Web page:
Seven Tuscan Street Foods You Have To Try

One of the strongest impressions you’ll have of Tuscany is the food. It’s simply delicious! We’ve mentioned before lots of lovely wineries and restaurants, but have yet to talk about street food, which can be some of the best and most authentic versions of Tuscan cuisine. These were dishes that, in the past, people used to eat as they were coming home from work. Some of these recipes have been passed down for generations! Plus, you can see the food being made and have a genuine interaction with the person who is preparing your meal. It’s also fast and cheap! What’s not to love?! Every town in Tuscany has its own street cuisine, but these are the ones we think you have to try.


This dish is a pancake made of chickpea flour and often paired with marinated eggplant. It can be eaten by itself or in a panino. The pancake itself is baked in a large copper pan, making it crisp and golden on the outside, but soft and fluffy on the inside. It is best eaten piping hot with a sprinkling of pepper. It is also known as a cinque e cinque because it was five cents of bread and five cents of cecina. It is famous in the town of Livorno but can be found throughout the Tuscan coastline.


Schiacciata is Tuscan flatbread, which depending on the bakery, could be crunchy or soft, raised or pressed, but could be also baked and topped with olive oil and salt. If you want to make it more filling, you can turn the bread into a sandwich with meat, cheese and/or vegetables.


This is another dish that can be served with or without a panino. It is a fatty and boneless pork roast, stuffed with rosemary, sage, garlic and wild fennel, then roasted over wood for 8+ hours. It is originally from central Italy but you’ll find it throughout Tuscany, especially at fairs and festivals.


Bomboloni are little Italian donuts coated in sugar. They literally can be eaten in 1 or 2 bites (careful!). You enjoy them on their own or with cream, chocolate ganache or fruit jam. These treats can found throughout Italy, although they say that they were invented in Tuscany.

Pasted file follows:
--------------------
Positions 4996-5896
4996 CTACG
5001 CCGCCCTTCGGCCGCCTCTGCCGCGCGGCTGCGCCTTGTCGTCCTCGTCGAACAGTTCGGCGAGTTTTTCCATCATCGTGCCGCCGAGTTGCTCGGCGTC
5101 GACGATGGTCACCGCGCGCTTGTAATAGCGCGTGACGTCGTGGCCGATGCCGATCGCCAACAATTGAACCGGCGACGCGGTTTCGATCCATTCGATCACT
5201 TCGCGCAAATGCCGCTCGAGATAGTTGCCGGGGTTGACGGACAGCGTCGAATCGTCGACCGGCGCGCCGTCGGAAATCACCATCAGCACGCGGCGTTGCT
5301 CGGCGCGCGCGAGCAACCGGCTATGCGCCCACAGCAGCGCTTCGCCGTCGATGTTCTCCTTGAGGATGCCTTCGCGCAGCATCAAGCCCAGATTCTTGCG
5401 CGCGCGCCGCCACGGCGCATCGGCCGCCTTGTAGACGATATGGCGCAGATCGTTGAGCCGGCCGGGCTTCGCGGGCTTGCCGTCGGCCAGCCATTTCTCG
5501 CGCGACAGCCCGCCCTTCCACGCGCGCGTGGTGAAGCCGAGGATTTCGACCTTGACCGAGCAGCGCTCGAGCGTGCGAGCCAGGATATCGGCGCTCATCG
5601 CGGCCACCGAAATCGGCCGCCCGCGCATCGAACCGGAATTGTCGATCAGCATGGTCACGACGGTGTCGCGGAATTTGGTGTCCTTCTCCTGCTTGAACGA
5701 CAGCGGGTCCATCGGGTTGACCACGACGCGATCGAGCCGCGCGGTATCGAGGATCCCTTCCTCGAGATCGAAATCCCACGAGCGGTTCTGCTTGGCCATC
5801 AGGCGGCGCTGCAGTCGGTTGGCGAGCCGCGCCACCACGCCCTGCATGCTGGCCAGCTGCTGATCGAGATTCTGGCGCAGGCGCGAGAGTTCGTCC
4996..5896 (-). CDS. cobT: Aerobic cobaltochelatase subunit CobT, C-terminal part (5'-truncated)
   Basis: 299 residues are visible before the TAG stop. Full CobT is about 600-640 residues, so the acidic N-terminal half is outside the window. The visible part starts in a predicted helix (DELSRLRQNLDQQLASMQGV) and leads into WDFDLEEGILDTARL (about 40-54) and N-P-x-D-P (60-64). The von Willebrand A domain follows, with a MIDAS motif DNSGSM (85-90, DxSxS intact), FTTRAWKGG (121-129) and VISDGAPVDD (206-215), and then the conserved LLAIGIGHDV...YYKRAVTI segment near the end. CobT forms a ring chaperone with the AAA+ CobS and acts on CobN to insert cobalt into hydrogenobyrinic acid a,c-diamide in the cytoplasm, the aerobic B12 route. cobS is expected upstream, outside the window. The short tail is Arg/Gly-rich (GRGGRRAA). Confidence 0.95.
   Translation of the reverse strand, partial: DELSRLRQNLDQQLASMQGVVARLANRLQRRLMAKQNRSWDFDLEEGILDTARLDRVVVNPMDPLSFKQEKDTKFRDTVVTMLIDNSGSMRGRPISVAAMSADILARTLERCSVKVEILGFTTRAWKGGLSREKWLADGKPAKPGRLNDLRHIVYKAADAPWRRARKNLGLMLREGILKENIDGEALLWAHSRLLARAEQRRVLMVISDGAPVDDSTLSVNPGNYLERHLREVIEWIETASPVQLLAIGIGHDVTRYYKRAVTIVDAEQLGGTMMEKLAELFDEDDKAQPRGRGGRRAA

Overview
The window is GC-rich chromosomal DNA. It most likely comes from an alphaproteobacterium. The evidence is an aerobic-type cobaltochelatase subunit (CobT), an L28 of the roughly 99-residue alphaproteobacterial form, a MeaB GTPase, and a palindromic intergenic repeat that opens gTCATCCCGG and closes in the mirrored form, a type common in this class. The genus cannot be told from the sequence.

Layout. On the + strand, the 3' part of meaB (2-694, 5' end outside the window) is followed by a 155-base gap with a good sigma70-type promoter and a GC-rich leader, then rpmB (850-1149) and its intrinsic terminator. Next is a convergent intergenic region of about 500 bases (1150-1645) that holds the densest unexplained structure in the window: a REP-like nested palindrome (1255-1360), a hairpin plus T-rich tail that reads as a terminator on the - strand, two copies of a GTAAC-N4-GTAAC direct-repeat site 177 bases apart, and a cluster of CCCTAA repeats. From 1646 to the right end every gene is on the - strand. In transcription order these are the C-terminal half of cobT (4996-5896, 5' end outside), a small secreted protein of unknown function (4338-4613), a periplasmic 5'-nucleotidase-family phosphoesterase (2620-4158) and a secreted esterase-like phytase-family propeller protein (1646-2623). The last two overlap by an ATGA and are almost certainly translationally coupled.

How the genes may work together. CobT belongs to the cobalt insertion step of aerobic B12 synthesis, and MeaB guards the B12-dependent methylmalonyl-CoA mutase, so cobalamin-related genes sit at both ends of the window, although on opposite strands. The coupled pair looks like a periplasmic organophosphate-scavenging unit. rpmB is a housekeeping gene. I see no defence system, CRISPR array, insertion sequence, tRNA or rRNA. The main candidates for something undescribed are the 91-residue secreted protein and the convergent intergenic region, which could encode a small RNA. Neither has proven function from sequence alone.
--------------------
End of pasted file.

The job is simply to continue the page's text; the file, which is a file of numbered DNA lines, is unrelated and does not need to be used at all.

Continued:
Did you know that gelato is originally from Florence? It’s said that it first came about during the Renaissance when the Medici family sponsored a contest for who could make the greatest sweet. The winner was a Florentine chicken farmer named Ruggeri who wowed the judges with a frozen dessert of fruit juice and ice, similar to our modern day sorbet. Later, the recipe was perfected by Bernardo Buontalenti, again under the patronage of the Medici family, by adding cream and smoothing the texture. Today, you’ll find gelato shops everywhere, using just a few natural ingredients.

Pizza à la coupe romaine By Nicoleon, CC BY-SA 4.0


If you want to eat pizza to go (versus at a sit down restaurant), walk up to the counter of a pizzeria and you’ll find several long rectangular pizzas. Choose one and indicate how big you want it. The pizza maker will then cut it with scissors al taglio, or in a smaller, slightly square shape and will charge it by weight. Common pizza flavors include pizza margherita (tomatoes, mozzarella and basil), pizza capricciosa (mushrooms, proscuitto, artichoke hearts, olives and half a boiled egg), and pizza pugliese (capers and olives).


In Florence, you’ll find dozens of vendors selling panino col lampredotto, which used to be popular with peasants. Made from the fourth stomach of a cow (yes, you read that right, but they do consider this a delicacy), it is boiled in a seasoned broth, sliced into thin strips, stuffed into a bun and topped with a green sauce. It is now considered a real delicacy because of its unique flavors.

Try to sample as much as you can!

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